Historic Landscape Characterisation

Creuddyn and Arllechwedd – Area 14 Bryn y Neuadd and lowland coastal plain PRN 15816


SH 677746 looking south. Showing the edge of Bryn y Neuadd park and garden (on the Cadw Register) in the foreground (the white buildings are the hospital), with the enclosed, Victorian, managed landscape clearly visible beyond.



Historical background

This lowland area formed the immediate estate of Plas Bryn y Neuadd, built by the Roberts family in the seventeenth century who then bankrupted themselves trying to rebuild it in 1832; in 1857 it was sold to John Platt of Oldham . Platt's fortune came from the manufacture of cotton machinery, and despite his political radicalism he was not slow in setting himself up as a member of county society. He actively developed the tourist potential of the area, mainly at Llanfairfechan His family remained owners of Bryn y Neuadd until 1898 and of the Gorddinog estate until 1956. Bryn y Neuadd was sold to St Andrew's Hospital of Northampton , and the plas demolished in 1967.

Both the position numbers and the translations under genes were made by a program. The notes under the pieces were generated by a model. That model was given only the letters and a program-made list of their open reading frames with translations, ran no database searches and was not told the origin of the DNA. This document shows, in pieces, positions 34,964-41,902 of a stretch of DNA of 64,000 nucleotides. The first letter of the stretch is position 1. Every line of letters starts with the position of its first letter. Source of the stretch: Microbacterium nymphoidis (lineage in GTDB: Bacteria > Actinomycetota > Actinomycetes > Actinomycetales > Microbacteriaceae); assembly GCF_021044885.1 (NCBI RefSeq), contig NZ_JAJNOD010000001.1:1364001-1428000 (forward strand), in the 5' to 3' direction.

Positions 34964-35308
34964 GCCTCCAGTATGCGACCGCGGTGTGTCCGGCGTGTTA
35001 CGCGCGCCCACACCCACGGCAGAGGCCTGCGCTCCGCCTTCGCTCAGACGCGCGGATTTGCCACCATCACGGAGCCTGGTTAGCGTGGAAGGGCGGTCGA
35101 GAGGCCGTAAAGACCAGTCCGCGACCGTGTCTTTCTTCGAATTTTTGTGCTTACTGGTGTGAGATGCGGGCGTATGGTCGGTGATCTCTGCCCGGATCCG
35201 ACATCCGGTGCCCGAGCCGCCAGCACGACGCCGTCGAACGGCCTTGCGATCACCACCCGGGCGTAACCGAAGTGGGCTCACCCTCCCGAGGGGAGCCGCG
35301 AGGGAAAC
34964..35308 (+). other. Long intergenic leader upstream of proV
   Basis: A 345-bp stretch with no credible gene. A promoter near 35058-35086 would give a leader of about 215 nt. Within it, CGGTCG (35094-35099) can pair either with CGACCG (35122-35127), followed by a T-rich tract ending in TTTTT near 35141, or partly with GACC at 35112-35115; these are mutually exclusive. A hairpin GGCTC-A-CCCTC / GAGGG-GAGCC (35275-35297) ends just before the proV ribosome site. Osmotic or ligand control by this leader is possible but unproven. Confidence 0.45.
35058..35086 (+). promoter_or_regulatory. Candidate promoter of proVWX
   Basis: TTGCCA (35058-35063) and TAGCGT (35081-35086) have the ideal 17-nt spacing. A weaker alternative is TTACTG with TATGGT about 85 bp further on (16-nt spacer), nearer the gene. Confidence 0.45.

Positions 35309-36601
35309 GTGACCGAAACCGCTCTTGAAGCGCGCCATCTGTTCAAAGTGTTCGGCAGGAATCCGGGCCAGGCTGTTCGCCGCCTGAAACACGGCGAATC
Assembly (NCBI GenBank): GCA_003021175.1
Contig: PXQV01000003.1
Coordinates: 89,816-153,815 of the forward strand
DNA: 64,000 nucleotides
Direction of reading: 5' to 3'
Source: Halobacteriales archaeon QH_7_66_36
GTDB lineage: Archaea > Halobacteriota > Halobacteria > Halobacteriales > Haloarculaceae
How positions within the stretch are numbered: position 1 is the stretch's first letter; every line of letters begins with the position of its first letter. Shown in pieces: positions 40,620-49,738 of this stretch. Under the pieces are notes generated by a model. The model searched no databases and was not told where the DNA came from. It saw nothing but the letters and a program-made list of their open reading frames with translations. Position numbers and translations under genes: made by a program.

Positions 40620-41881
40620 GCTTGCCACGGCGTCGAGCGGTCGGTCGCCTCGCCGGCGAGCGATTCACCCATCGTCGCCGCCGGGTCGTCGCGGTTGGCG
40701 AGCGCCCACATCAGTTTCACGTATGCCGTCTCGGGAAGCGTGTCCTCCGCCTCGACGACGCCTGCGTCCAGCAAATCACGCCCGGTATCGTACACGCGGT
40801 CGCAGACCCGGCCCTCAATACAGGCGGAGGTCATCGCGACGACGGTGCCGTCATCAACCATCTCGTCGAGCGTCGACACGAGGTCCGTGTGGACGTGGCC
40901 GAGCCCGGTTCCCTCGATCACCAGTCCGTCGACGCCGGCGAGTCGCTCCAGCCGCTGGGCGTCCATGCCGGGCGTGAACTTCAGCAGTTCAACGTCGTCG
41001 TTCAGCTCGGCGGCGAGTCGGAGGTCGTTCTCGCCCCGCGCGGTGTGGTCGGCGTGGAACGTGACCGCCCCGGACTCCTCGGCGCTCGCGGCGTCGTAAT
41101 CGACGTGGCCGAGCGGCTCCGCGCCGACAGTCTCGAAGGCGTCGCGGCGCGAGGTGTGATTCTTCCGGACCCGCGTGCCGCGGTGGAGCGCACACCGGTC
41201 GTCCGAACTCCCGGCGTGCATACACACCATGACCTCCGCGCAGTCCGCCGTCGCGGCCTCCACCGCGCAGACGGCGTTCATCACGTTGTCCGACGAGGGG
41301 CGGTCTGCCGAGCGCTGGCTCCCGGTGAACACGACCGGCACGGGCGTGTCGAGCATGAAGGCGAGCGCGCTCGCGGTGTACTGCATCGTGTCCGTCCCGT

Key historic landscape characteristics

Parkland , copses, slate fences, ornamental iron railings

The lower part of the landscape, between the main road and the coastline, is dominated by Bryn y Neuadd itself, where several of the demesne buildings and historic garden features survive, even though the house itself has been replaced by a functional office block. The nineteenth century gentry house of Madryn and the huge Neo-Norman Penrhyn castle are visible from here.

To the south of the main road, improved pasture predominates, and the area is visibly still a highly managed landscape which preserves the feel of a Victorian estate, such as the fenced copses in the fields. Field boundaries are made up either of locally quarried stone or fences of purple slate slab, probably from Penrhyn Quarry - not a vernacular feature in this immediate area and probably the result of a conscious decision by the Platt family, with their strong personal links to the Penrhyn estate. Dwellings include Llwyn Ysgolaig, perhaps for a senior estate worker, and to the south a row of workers' cottages, two-storey with dormer windows. A feature of the area is ornamental iron railings.





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